Get to know more about NGOs
The letters NGO stand for ‘non-governmental organization’ and refer to entities that carry out humanitarian projects with a social purpose. NGOs are not affiliated with any public institution and function on a not-for-profit basis. They aim to improve social and humanitarian conditions, often using volunteers to help achieve their aims. Depending on the scale of the NGO they can act on a local level, a national level, or internationally, and can deal with issues such as sanitation, education, environment, economic development and the promotion of human rights (education/housing/freedom/society). NGOs are generally financed by donations from individuals or the state, although some manage to reach some degree of self-sustainability through the generation of revenue from the sale of items or services.
Get to know more about VOLUNTEERING
The Spanish psychiatrist, teacher and researcher Luis Rojas Marcos believes that volunteering is an excellent way in which to collaborate with others, and that its positive effects can include increased self-esteem, contentment with oneself and diminished anxiety.
There are several ways in which people define volunteering, although the majority of definitions cover some of the same aspects:
- A person who carries out a volunteer placement is someone who freely donates their time and skills to help others without expectation of a reward, and who works within the framework of a not-for-profit organization.
- Volunteering is a philanthropic action that requires the provider to commit to the action without personal or economic self-interest.
- The tasks taken on by the volunteer are performed in the best interest of a group of people or of the state.
- Volunteer placements take place in an organized manner.
- Deciding or not to take part in volunteering is the result of a free choice, and is carried out in a non-violent manner.
All activities denominated as voluntary or altruistic are a way of maintaining affectionate relationships, communicating between ourselves and living together in harmony. It has been proven that a harmonious coexistence creates happiness, softens sadness and proves to be a positive force in the world. People who form part of a group that shows solidarity towards its members – whether this be friends, family members, co-workers or members of an organization – indicate a higher level of life satisfaction and are able to better deal with obstacles in their path than those who are isolated or lack an emotional support system.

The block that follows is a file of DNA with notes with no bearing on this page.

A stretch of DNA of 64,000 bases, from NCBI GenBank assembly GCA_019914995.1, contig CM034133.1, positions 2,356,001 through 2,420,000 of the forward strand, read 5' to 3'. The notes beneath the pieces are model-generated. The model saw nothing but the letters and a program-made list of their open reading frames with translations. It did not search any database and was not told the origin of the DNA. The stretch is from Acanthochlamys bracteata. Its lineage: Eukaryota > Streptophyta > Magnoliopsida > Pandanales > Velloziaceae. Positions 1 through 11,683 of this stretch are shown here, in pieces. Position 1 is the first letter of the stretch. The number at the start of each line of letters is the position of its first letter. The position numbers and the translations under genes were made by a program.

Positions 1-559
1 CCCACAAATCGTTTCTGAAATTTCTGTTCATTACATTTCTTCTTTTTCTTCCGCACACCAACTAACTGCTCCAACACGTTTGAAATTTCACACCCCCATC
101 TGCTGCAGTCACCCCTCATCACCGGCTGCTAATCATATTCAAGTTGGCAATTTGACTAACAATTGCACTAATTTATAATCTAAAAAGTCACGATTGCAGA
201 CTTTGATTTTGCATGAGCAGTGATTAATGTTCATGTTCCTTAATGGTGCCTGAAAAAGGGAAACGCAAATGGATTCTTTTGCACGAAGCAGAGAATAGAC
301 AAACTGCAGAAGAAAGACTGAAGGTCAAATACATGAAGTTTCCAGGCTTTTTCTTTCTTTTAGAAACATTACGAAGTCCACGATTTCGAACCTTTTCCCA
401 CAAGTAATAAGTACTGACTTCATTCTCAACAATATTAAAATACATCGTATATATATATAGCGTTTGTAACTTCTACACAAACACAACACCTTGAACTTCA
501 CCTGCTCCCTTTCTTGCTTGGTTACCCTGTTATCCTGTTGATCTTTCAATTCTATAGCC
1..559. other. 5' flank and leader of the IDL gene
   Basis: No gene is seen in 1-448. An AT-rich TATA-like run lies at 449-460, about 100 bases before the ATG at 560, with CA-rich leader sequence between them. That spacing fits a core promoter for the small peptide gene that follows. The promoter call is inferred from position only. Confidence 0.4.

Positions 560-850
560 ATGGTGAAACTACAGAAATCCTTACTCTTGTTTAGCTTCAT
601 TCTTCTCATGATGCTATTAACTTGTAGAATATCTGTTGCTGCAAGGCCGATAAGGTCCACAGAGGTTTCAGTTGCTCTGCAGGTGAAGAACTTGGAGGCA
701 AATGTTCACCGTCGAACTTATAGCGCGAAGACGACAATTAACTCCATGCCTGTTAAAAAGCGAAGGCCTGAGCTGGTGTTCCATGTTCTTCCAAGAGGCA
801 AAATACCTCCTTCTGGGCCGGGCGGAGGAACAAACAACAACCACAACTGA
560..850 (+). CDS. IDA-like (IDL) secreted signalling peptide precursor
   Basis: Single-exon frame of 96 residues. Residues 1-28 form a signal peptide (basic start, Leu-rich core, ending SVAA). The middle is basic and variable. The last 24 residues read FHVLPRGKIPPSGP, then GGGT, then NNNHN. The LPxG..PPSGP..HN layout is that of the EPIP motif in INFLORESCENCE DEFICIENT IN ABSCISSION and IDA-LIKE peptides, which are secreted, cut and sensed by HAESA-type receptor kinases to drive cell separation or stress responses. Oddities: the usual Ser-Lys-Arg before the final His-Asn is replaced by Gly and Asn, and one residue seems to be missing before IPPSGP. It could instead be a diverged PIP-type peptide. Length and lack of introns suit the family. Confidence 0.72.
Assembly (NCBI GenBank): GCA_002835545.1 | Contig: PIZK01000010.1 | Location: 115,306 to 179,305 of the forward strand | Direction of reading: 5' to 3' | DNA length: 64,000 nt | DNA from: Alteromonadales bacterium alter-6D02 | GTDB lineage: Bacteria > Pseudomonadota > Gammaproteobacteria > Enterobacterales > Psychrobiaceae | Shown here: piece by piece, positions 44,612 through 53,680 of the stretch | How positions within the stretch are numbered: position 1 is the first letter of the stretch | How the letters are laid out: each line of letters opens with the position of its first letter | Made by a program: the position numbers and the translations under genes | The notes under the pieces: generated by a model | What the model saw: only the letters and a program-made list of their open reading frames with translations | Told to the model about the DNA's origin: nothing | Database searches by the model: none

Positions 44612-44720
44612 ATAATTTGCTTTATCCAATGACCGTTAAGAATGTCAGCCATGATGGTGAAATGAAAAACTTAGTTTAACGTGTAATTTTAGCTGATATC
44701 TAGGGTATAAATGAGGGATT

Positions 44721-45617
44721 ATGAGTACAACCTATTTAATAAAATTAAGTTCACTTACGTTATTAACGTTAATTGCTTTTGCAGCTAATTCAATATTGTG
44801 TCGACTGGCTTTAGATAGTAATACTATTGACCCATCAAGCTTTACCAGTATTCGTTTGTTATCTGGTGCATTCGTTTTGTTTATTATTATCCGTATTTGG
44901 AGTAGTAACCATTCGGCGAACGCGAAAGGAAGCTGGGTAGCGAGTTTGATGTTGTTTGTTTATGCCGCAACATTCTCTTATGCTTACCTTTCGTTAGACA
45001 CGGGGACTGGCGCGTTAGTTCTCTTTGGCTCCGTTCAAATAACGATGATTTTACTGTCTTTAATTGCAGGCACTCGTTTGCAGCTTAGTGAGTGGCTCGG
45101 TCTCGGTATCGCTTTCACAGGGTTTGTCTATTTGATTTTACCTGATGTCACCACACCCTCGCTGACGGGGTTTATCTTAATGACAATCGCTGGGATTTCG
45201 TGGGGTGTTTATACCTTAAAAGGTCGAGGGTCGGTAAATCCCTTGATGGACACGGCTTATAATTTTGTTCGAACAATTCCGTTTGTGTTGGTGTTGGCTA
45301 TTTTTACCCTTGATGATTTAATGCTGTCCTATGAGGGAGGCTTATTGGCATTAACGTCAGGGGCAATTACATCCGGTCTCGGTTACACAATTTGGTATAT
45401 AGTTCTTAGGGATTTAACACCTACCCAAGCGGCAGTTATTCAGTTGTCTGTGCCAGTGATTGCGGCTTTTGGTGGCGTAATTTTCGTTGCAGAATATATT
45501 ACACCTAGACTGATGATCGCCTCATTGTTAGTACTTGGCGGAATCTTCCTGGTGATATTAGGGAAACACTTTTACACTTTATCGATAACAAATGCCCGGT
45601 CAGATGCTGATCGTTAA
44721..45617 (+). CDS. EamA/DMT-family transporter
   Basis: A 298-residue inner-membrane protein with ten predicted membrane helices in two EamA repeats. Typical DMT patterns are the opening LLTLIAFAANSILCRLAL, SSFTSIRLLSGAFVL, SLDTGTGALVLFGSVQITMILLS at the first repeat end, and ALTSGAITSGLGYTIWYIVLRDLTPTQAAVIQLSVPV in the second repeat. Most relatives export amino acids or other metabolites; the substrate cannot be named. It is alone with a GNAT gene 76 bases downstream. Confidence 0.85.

Doing volunteering – helping others selflessly – also reflects positively on how we perceive our social and personal identity. It raises our self-esteem, makes us feel competent and allows us to take pleasure in helping others and gain pride from helping to improve society.
People who feel that they have a social impact or who feel that they have a positive effect on the lives of others are less likely to suffer from anxiety, they sleep better, are less likely to abuse alcohol or drugs and are more resistant to minor setbacks than people who feel useless and ineffective.
In the words of the French writer Simone de Beauvoir – ‘the best remedy for overcoming -with enthusiasm and hope - the challenges that our own irredeemable vulnerability places in our path, is dedicating ourselves to others, to groups or to causes; learning to value one another through love, friendship and compassion; and living a life full of giving and projects that keep us active and on the right path, even when our excitement has dimmed’.
‘Taking part in volunteering is healthy for us – it not only adds years to our life, but also injects life into our years’.